24th November 2012
On behalf of the Independent group of Taoiseach’s nominees, I warmly welcome Dr. Robinson back to Seanad Éireann and congratulate her on her truly formidable career to date. I thank her so much for her inspiration. She has clearly articulated and illustrated to us the tremendous role she has played as a human rights activist. I commend her particularly for her steadfast and committed work in the fields of human rights, justice and equality, both in Ireland and internationally. In 1999, when she was United Nations High Commissioner for Human Rights, she articulated her understanding of the aim of human rights as follows:
To push beyond standard-setting and asserting human rights to make those standards a living reality for people everywhere … to move beyond the design and drawing-board phase, to move beyond thinking and talking about the foundation stones, to laying those foundation stones, inch by inch, together.
She was true to this understanding of human rights long before her appointment as UN High Commissioner for Human Rights. During her 20 years as a Senator she was a human rights activist in the truest sense. She was never afraid to engage with difficult and controversial issues. Her vocal opposition and active campaigning on different issues have been instrumental in shaping the Ireland we, as Irish women, live in today. In her campaign to eliminate discrimination against women she was a key player in improving the living reality for women in Irish society. Many of the present generation of Irish women entering into employment in the Civil Service are blissfully unaware that until as recently as 1973 they would have been legally obliged to leave their employment upon marriage. It is equally difficult to comprehend that it was not until 1975 that women were deemed eligible for jury service.
There have undeniably been advances in the promotion of gender equality in recent years. However, considering the fact that there have been only 86 female Senators since the first Seanad, as Dr. Robinson said, there is room for improvement. To share my own memories, almost 20 years ago I attended a training course of the World Association of Girl Guides and Girl Scouts in Mexico on the diversity of women in our cultures and how we could achieve leadership. At the time Dr. Robinson was President of Ireland and I can tell her she clearly inspired so many women from around the world, both at the time and afterwards. In fact, I admire her because she has never deviated from her principles, irrespective of the high level political positions she has held. Like my colleagues, I would be interested to hear her opinions. If she were a Member of the 24th Seanad, on what issues would she focus?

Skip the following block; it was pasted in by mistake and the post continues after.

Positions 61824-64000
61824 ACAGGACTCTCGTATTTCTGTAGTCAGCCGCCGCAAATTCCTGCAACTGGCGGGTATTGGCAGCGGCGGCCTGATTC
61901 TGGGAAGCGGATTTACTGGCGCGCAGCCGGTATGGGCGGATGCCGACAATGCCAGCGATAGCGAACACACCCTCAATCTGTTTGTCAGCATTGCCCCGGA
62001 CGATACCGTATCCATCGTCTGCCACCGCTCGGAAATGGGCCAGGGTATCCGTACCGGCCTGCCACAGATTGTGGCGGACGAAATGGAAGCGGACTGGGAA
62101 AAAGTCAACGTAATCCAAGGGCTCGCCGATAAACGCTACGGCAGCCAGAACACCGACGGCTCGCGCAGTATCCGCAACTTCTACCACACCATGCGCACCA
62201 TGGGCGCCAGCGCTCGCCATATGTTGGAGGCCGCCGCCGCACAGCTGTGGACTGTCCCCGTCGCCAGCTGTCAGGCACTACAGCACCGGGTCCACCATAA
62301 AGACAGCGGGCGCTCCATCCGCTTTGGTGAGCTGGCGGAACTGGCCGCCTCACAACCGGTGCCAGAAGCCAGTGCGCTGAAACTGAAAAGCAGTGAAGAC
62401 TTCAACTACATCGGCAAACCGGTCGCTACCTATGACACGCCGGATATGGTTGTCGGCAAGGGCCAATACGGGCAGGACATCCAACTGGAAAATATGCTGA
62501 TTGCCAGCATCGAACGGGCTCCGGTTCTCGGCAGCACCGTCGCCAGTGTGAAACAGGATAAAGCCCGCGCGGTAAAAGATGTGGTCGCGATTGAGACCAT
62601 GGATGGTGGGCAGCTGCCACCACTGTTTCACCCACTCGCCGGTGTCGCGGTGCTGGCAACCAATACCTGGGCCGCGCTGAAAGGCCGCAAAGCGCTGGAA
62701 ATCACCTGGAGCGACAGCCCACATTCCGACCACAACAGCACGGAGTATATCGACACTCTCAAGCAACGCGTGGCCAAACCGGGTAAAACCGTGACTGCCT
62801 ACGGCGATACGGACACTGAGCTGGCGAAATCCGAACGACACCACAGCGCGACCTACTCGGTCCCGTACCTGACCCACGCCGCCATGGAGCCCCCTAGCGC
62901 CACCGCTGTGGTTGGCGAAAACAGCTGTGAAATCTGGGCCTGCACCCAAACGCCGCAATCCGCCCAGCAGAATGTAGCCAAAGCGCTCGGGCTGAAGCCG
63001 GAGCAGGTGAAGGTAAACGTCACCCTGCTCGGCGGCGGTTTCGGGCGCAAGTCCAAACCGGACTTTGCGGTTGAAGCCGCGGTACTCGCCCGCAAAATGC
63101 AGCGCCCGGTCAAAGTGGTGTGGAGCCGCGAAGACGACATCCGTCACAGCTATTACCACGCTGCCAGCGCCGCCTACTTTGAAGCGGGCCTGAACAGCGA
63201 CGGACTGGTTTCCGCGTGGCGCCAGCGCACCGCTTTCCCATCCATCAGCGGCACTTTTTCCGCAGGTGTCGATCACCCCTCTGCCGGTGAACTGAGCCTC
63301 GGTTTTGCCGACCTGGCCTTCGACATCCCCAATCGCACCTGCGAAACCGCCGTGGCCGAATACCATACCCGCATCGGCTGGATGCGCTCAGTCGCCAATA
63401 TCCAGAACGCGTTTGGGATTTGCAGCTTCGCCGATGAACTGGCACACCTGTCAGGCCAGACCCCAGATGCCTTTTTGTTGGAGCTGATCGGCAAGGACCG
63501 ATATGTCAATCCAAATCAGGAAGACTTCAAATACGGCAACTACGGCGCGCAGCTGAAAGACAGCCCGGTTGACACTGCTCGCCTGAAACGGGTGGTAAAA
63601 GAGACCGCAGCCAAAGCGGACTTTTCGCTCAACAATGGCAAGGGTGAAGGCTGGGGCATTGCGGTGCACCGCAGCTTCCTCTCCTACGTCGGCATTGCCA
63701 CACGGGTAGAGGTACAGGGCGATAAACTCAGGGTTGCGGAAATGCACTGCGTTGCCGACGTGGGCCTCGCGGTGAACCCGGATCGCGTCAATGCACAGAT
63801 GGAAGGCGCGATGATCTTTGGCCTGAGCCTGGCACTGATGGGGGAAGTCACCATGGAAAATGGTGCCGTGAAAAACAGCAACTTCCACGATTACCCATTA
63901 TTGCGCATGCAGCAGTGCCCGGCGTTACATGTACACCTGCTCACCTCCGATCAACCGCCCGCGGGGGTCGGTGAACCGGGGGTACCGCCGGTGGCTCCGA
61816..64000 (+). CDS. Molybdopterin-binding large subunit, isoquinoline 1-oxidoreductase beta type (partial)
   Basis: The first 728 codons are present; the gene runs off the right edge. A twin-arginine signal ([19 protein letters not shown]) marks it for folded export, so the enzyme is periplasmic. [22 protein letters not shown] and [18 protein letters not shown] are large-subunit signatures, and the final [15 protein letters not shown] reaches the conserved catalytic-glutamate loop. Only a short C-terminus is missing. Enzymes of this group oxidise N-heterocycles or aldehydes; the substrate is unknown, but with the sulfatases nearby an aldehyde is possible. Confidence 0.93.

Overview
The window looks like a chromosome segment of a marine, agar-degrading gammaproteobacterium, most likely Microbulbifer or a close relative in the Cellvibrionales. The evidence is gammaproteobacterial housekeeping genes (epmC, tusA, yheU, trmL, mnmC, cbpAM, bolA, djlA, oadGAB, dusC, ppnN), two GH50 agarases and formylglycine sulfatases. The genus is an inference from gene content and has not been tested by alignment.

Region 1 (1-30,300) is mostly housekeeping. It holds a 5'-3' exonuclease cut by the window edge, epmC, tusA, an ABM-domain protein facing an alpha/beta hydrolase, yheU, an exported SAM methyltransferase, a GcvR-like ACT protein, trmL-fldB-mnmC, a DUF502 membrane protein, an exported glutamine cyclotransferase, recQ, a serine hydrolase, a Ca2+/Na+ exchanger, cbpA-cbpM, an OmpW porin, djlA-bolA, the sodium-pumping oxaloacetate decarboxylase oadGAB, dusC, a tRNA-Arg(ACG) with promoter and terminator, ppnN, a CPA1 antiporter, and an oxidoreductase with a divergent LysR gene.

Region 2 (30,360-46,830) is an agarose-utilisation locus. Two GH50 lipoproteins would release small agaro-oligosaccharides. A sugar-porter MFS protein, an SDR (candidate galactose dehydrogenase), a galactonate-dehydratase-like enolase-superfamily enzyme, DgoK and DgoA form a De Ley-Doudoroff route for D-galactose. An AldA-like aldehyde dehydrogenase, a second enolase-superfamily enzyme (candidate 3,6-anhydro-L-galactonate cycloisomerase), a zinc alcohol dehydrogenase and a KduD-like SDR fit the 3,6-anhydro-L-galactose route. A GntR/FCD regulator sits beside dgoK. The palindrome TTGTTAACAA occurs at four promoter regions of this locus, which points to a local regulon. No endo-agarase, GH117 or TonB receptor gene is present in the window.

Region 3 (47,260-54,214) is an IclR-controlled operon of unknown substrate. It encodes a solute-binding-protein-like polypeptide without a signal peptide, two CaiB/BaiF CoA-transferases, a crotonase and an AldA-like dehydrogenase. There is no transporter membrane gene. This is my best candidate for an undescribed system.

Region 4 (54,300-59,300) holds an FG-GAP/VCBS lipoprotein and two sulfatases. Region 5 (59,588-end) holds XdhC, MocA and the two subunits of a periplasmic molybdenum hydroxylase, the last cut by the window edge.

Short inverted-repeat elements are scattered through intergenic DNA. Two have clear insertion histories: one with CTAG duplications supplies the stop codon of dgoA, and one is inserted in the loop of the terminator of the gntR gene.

As the outgoing chief executive of the Children’s Rights Alliance, I have been campaigning for many years to strengthen children’s rights in the Constitution. In 1976 Dr. Robinson was, in fact, the first public representative to recognise the need to insert some changes in the Constitution to safeguard the welfare of children. During the Seanad debate on the Adoption Bill 1976 she expressed her disappointment that a constitutional amendment on adoption would only paper over some of the defects and consequently fail to deliver a broad-based reform of the law in line with the charter on children’s rights. While it is beyond disappointing that in the subsequent 35 years we have not managed to ensure children’s rights are upheld in the Constitution, we have arrived at a unique juncture at which there is consensus across the Houses on the need to strengthen children’s rights in the Constitution and we have an assurance from the Minister for Children and Youth Affairs, Deputy Frances Fitzgerald, that a referendum will be held in 2012. This action is necessary to positively change the living reality for children in Ireland. I ask Dr. Robinson for any advice she might give us on how we can get over the line in this referendum.
I wonder whether Dr. Robinson would share with us her thinking on how best to implement and breathe life into the human rights recommendations made to Ireland during the universal periodic review in Geneva in October.